Sunday, July 25, 2010

DARPA's Energy Starved Electronics (ESE) Program with M.I.T. Will Harness Human Bioenergy to Power Electronics

In the Matrix, the machines used the humans as batteries after the humans blackened the sky with chemtrails that blocked the sun forever. According the Morpheus, "[t]he human body generates more bio-electricity than a 120-volt battery and over 25,000 B.T.U.'s of body heat." You can debate the physics and accuracy of those numbers elsewhere, but it is obvious that the human body does have the capability to power external devices.

Enter my favorite governmental entity of all - DARPA (but that's not saying much).

DARPA is currently developing new technologies that will allow people to harness power from the human body to power electronics.

But engineers developing such embedded technologies face a big obstacle: power. The devices pack so much gadgetry into such tiny spaces that even the smallest batteries would be too bulky, never mind the inconvenience (and potential discomfort) of replacing them.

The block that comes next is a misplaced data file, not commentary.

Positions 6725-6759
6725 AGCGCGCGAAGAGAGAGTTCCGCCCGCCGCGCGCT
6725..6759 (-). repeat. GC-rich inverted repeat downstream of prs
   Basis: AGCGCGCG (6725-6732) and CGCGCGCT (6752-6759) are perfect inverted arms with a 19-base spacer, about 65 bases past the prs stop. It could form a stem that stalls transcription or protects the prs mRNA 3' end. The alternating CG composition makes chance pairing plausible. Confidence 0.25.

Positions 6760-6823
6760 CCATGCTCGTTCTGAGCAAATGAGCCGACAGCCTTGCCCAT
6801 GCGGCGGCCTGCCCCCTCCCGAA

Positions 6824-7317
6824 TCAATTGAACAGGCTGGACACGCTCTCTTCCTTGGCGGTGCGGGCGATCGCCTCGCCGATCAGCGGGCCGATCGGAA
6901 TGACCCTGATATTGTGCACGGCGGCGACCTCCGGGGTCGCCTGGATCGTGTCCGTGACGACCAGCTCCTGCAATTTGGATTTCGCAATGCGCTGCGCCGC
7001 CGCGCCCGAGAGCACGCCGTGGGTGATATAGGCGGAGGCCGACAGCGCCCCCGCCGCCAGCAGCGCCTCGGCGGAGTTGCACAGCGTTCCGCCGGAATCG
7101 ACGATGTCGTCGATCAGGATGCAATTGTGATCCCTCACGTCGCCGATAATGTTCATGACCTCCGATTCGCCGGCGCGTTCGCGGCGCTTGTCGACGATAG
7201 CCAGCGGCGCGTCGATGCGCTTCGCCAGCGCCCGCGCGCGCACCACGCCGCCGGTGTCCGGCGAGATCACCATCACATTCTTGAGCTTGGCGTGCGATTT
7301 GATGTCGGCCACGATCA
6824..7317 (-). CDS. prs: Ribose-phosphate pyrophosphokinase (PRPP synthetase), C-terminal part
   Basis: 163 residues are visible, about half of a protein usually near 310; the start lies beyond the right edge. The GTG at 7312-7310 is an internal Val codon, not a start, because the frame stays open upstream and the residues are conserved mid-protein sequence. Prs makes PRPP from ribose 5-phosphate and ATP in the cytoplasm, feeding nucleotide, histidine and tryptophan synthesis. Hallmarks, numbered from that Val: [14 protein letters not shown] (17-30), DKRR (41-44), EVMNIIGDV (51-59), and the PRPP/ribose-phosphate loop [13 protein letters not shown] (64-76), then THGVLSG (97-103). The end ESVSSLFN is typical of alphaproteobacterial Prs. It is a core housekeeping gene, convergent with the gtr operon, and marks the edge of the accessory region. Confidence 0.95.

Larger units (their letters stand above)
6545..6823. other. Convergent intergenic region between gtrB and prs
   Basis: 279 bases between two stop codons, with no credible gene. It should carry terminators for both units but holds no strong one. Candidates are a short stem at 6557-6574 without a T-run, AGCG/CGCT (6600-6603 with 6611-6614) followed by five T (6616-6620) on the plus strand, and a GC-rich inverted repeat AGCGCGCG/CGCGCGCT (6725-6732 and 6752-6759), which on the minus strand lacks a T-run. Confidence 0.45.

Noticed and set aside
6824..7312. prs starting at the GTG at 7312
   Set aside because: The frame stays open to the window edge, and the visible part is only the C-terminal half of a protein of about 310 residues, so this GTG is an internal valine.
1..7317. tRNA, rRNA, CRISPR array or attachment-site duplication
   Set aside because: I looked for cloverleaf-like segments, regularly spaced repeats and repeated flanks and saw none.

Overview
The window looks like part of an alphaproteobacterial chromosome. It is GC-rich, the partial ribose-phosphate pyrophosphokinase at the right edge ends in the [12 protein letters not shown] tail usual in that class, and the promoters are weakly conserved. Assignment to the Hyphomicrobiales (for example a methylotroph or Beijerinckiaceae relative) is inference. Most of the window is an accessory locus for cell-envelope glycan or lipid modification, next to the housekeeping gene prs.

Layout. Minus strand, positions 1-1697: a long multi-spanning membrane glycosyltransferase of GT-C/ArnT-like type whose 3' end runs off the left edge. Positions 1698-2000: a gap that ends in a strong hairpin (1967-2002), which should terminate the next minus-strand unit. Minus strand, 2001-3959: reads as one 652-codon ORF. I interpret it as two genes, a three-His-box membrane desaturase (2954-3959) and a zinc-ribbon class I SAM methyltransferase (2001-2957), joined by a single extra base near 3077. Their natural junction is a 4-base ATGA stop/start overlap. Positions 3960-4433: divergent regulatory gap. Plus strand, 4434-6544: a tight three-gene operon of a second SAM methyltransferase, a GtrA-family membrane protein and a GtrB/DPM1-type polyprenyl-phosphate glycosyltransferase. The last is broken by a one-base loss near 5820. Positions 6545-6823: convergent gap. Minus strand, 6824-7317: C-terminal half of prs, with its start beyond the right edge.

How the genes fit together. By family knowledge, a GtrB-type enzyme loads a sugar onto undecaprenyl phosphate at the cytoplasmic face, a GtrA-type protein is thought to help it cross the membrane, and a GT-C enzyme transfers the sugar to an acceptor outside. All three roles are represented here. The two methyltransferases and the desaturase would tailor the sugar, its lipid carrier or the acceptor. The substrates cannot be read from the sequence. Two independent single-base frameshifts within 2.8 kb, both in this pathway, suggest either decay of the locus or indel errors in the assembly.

To solve the power shortage, the Defense Advanced Research Projects Agency (DARPA)—the U.S. Department of Defense agency behind technologies that led to the Internet and the Global Positioning System, among other things—launched an Energy Starved Electronics program in 2005 with MIT. Re­­searchers there have a new idea for powering embedded electronics: “scavenging” energy from the human body.

Obviously, our bodies generate heat—thermal energy. They also produce vibrations when we move—kinetic energy. Both forms of energy can be converted into electricity. Anantha Chandrakasan, an MIT electrical engineering professor, who is working on the problem with a former student named Yogesh Ramadass, says the challenge is to harvest adequate amounts of power from the body and then efficiently direct it to the device that needs it.

I have written numerous posts on ol' DARPA, so if you are just joining this program, do an archive search on 'DARPA' by clicking here.

Source: The Smithsonian

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